In our prior advertising world, projects hurdled at top speeds. With deadlines to meet, coworkers had no time to make small-talk over the archetypal ‘water cooler’ while rushing onto the next project.
Many creative shops have global teams, which made the transition from this kind of controlled chaos to a remote work environment all the more tricky. And for many, they had to be shifted in one weekend.
Now that we’re over two months into working from home, isolation has completely changed our working practice. The desire for human connection--which we used to take for granted in our busy work lives--has grown exponentially.
From my perspective, however, the virtual connections we’ve since forged have brought us closer in more ways than we expected.
It’s up to us as an industry to remember this difficult time for the glimpses into the personal lives of our colleagues, through the small windows of Zoom backgrounds and casual conversations, and treat each other with that added dose of empathy when we--eventually--return to our physical offices. Those connections will do more than make us better people; they’ll make us more collaborative, in-sync and able to produce greater, more creative results for our clients as a whole.
Our company is one of many organizations working across multiple time-zones. We’ve had to balance routines, meetings, presentations and happy hours across LA, Chicago, Austin, NYC, Sydney and Melbourne. But that doesn’t mean we didn’t pick up on a fresh sense of connection, despite having to keep in touch with around 80% of our colleagues over video anyway. Our sound designers, composers and producers found connection in virtual collaboration--they saw a growth in human connection and bonding with their clients and internal teams.
Why would that be? With everyone video conferencing from their homes, it seems that work and personal lives are more blended than ever before. Not just in terms of conversation topics--we can assume those without having to spell it out here--but in the raw honesty behind those topics. I’ve seen openness to their personal lives out of office, from coworkers and clients who wouldn’t usually let down their guard in person. Not to mention the more humorous signs of a blended work-life balance: the interrupting pet, or child, or spouse/partner/roommate. The insights into personalities provided by creative Zoom backgrounds, or comments on one another’s interior design skills has opened the door and invited us into their lives outside of work.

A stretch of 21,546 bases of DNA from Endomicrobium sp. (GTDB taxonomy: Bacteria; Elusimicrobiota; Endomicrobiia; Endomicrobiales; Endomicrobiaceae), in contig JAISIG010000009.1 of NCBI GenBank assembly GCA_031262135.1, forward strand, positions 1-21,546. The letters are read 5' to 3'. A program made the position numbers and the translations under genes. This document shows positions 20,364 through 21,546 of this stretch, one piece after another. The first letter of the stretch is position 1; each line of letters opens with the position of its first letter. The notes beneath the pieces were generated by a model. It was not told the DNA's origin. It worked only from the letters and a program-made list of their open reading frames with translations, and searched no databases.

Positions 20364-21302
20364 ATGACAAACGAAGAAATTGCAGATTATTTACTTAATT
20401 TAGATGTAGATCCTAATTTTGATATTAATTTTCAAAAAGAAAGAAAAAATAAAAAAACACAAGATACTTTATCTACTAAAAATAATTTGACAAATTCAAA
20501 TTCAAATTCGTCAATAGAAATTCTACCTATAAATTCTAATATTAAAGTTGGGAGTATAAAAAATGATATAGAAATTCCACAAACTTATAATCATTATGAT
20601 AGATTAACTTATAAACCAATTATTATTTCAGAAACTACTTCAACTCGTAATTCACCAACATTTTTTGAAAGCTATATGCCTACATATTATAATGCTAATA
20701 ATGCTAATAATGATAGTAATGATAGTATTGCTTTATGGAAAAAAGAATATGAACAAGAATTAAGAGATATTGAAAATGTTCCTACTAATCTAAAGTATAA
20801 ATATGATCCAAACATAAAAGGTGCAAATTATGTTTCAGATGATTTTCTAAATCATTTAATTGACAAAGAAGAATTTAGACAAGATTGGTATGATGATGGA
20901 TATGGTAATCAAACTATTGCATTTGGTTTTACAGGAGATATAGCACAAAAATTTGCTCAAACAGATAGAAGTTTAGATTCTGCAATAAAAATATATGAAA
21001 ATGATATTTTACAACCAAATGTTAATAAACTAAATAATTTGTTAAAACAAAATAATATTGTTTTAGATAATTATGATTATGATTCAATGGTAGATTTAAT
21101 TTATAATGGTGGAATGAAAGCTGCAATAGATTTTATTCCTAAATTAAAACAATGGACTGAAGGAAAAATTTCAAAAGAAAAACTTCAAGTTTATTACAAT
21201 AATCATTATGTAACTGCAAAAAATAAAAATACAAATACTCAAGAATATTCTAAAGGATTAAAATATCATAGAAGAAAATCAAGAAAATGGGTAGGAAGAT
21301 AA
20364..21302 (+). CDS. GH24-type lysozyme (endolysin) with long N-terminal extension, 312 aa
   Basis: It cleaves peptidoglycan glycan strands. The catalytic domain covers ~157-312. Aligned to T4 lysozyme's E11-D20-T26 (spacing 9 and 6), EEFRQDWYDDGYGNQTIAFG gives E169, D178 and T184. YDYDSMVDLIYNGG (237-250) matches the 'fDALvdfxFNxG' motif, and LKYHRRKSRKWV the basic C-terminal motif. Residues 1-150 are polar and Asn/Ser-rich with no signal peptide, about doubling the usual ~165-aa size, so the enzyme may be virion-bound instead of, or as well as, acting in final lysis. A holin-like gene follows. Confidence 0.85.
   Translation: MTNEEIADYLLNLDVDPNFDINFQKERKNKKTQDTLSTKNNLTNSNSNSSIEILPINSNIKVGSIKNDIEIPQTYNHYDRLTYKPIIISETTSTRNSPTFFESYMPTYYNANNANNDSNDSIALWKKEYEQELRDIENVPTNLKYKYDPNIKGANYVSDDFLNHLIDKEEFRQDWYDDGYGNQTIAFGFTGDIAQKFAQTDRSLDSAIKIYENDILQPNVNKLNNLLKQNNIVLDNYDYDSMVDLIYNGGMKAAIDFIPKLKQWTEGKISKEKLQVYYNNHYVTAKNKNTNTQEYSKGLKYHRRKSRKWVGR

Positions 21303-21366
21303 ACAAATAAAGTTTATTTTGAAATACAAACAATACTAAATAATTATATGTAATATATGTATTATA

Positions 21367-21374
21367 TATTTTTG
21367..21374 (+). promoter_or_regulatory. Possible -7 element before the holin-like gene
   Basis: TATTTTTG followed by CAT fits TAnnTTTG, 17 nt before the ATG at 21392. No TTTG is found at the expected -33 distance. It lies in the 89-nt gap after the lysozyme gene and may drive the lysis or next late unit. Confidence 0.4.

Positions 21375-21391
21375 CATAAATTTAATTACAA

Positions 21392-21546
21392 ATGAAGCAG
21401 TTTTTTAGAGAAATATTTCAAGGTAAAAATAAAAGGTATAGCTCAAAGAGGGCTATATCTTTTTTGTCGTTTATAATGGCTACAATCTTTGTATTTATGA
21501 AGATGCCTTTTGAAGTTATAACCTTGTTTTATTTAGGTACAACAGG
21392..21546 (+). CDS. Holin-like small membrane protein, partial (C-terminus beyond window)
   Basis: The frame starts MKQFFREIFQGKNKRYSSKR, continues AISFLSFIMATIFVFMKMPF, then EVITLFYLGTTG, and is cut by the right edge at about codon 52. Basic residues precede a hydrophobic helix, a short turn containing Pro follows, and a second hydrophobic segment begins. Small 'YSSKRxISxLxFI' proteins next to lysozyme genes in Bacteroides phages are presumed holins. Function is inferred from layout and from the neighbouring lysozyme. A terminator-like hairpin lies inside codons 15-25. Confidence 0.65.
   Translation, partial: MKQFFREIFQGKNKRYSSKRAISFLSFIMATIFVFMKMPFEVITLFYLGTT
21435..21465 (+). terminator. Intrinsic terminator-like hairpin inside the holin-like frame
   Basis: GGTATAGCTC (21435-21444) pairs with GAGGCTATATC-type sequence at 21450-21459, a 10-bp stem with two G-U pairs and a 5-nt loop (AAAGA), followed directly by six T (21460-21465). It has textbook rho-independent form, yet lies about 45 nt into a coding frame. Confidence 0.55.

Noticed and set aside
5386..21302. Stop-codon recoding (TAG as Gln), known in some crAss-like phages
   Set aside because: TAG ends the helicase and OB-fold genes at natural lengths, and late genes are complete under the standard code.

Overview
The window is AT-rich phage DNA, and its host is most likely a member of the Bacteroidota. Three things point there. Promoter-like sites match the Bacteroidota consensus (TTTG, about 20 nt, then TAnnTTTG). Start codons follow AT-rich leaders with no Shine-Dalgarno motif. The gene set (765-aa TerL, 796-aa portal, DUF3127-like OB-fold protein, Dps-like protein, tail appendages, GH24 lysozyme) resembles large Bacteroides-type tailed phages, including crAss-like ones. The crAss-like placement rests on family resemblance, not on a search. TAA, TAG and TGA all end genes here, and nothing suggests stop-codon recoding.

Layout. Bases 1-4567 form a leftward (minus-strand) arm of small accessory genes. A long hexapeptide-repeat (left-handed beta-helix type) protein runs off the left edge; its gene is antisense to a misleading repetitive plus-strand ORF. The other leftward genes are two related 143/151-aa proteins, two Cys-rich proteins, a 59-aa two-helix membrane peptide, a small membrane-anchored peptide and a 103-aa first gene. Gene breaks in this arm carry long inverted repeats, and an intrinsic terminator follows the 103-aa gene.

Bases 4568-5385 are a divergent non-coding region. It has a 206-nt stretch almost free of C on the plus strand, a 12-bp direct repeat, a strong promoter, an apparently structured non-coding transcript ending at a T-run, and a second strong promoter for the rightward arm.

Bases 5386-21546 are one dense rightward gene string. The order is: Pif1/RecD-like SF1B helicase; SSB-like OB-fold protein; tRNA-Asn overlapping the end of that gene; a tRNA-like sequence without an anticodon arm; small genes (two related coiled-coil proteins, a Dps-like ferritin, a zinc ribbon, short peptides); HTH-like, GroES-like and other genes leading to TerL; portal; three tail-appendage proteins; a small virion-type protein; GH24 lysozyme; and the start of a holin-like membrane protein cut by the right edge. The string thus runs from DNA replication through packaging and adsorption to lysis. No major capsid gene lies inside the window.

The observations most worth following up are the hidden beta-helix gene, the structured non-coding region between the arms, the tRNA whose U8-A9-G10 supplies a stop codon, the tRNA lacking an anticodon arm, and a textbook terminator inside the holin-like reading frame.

These are all well and good, but I foresee--and fear--a future where we return (thankfully!) and lose insight into the ways each of us are multi-faceted, and that we are people with lives beyond the work our hectic industry demands. I’m not saying each of us hasn’t made some friends and close connections at industry gatherings over the years, but the kinds of connections I’ve personally made virtually, with both clients and coworkers, I would never have made at slightly more formal meetings and networking events. At those, with a polite smile on nearly everyone’s face, it takes longer to burrow past the facade and get to know the true feelings and opinions of the people we meet. Those insights, though, are the most valuable for future connections and, ultimately, future partnerships.
When I return to “business as usual” I won’t forget these glimpses of people being their authentic selves, because I also believe that authenticity has always been the strongest gateway to creative collaboration. We can utilize what we’ve learned about each other in this difficult time to strengthen our bonds in the workplace as we emerge into the ‘new normal’. The gateway to the best results for our clients has always been understanding them to the fullest. I believe we’ve been granted an unforeseen opportunity to understand them in new ways, as people, and that carrying this knowledge to future projects will only help us find the same wavelength and create stronger work with greater impact than ever before.
So, embrace the video conference vulnerability. When we come back to our desks, hopefully sooner rather than later, we’ll return with a fresh appreciation for who we are as people and move forward as an industry, together.